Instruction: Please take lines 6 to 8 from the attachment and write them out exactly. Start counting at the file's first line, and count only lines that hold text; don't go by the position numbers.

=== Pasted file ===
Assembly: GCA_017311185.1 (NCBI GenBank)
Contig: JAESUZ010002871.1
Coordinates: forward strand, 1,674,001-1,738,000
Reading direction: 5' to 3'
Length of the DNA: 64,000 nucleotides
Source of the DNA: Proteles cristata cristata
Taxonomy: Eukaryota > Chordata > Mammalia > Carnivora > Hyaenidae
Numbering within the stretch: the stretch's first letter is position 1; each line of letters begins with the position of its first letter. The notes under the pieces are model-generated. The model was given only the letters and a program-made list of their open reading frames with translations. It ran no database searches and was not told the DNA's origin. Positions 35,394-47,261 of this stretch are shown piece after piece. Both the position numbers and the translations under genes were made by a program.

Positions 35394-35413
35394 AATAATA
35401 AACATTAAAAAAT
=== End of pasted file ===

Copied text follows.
Source of the DNA: Proteles cristata cristata
Taxonomy: Eukaryota > Chordata > Mammalia > Carnivora > Hyaenidae
Numbering within the stretch: the stretch's first letter is position 1; each line of letters begins with the position of its first letter. The notes under the pieces are model-generated. The model was given only the letters and a program-made list of their open reading frames with translations. It ran no database searches and was not told the DNA's origin. Positions 35,394-47,261 of this stretch are shown piece after piece. Both the position numbers and the translations under genes were made by a program.